Salvation Army can be asked about thrift store finances

Tuesday, February 2, 2016
Salvation Army can be asked about thrift store finances
Alfred Lubrano,
Salvation Army officials can
be asked in a deposition
about the agency's net worth
as well as the profitability of
the thrift store at 22nd and
Market Streets that collapsed in June 2013, Philadelphia Common Pleas
Court Judge Mark Bernstein
ruled during a hearing Monday.
Take down the wall, was
sentenced to 71/2 to 15
Attorney Andrew Stern,
who represents Mariya
Plekan, who lost both legs in
the collapse, said in court
Monday that the Salvation
Army "present themselves
like a benevolent charity,
but they are a business with
Sept. 6 is scheduled as the an $11 billion net worth,"
start date for a civil trial that similar, he said, to Nike.
consolidates 20 lawsuits He added that the thrift store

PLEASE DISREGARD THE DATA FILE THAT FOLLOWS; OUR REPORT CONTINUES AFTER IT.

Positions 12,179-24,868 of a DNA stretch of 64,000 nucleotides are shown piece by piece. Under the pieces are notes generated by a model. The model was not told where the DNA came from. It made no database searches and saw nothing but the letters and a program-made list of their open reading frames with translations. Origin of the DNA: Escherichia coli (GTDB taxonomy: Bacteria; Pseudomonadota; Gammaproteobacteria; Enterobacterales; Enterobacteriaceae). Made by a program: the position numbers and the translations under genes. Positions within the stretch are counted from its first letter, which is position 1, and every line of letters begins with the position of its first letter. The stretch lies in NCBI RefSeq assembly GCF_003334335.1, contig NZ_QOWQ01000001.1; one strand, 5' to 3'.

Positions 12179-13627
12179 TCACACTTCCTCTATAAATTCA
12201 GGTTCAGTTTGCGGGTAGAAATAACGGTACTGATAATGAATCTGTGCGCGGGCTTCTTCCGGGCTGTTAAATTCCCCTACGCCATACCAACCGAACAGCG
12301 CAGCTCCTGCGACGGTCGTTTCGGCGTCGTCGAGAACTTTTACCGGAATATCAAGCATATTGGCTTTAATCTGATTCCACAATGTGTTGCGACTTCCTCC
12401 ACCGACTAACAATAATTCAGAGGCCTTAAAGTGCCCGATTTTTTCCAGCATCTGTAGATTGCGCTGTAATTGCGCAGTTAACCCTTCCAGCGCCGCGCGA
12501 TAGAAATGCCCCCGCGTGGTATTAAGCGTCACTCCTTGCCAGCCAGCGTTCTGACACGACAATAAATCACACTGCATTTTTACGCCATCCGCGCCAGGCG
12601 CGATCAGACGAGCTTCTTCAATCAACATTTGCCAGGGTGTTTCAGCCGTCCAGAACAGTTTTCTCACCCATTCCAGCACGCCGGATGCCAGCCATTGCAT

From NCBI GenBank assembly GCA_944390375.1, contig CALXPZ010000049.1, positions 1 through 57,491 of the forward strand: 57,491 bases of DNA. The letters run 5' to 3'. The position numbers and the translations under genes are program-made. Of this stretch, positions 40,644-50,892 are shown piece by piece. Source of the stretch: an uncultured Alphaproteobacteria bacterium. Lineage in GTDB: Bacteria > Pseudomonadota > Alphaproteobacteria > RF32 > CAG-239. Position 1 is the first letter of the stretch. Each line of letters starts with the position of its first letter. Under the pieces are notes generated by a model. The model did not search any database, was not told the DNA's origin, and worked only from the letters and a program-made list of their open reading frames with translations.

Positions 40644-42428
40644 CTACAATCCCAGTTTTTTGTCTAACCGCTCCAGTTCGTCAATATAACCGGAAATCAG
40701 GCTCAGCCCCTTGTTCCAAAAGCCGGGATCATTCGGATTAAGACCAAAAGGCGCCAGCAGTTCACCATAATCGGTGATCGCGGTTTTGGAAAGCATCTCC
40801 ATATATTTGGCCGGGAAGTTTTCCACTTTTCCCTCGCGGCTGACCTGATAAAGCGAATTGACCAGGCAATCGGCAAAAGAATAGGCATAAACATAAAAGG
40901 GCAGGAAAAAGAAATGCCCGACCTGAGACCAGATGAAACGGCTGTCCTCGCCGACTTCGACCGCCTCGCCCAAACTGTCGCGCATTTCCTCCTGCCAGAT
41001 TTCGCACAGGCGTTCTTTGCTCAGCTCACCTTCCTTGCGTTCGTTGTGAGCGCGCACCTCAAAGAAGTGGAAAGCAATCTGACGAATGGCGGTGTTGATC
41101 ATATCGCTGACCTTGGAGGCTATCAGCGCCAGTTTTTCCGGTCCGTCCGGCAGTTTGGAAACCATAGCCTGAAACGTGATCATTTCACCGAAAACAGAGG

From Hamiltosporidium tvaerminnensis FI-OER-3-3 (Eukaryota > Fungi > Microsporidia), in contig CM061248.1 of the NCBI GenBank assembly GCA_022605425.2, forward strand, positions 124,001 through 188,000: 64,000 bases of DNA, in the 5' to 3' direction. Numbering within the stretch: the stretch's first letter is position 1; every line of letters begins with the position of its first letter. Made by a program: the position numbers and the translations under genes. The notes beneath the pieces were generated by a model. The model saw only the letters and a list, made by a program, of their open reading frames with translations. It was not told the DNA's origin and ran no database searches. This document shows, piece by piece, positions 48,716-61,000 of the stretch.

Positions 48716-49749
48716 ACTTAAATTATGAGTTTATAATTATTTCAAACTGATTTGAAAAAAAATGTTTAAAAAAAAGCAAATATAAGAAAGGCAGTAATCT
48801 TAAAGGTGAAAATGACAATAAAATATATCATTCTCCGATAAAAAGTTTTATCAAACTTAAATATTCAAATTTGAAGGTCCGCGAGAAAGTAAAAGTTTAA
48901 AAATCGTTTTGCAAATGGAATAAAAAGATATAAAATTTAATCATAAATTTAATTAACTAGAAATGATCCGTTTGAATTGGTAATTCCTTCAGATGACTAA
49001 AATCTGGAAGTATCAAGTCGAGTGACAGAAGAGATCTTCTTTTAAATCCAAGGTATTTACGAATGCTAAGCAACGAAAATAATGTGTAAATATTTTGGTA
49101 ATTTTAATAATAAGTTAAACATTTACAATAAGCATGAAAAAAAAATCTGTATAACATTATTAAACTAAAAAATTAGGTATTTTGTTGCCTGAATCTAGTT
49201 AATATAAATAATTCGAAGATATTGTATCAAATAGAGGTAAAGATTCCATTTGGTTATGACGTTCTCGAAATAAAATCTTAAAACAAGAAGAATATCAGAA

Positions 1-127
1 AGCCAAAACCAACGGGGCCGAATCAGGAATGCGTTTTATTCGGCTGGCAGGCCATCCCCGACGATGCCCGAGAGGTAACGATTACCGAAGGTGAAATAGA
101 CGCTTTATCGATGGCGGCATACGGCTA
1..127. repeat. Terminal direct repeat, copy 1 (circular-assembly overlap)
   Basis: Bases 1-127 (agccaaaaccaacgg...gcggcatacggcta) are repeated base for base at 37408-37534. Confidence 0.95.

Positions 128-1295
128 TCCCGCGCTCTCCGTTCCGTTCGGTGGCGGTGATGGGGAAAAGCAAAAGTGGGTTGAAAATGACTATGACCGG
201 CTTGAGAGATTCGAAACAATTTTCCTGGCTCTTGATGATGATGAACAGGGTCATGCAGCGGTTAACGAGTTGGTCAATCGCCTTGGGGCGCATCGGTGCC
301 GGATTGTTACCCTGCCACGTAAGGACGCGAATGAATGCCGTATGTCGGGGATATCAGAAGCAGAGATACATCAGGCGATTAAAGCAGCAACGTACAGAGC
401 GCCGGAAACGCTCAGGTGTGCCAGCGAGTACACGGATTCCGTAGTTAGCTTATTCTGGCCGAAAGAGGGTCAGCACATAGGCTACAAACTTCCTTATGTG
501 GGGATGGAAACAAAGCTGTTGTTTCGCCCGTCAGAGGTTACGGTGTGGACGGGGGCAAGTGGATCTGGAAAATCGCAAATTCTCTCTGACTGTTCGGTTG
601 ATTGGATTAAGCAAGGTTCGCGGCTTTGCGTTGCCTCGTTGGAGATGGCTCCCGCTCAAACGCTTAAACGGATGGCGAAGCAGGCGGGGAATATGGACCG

stemming from the collapse. was kept open during the
Six people were killed and demolition because the Sal13 injured when the unsup- vation Army feared "they'd
ported masonry wall of a lose profits." He said the
four-story building that was store was the Salvation
being demolished toppled Army's "most profitable."
and flattened the adjoining
Salvation Army attorney
Joseph Gorman said he
Griffin Campbell, 51, a planned to file a motion in
North Philadelphia demoli- April that will dispute
tion contractor, was sen- Stern's allegations. He questenced last month to 15 to tioned the relevance of the
30 years in prison for his profits of the store.
role in the collapse. Sean
Benschop, 44, the excavator
operator Campbell hired to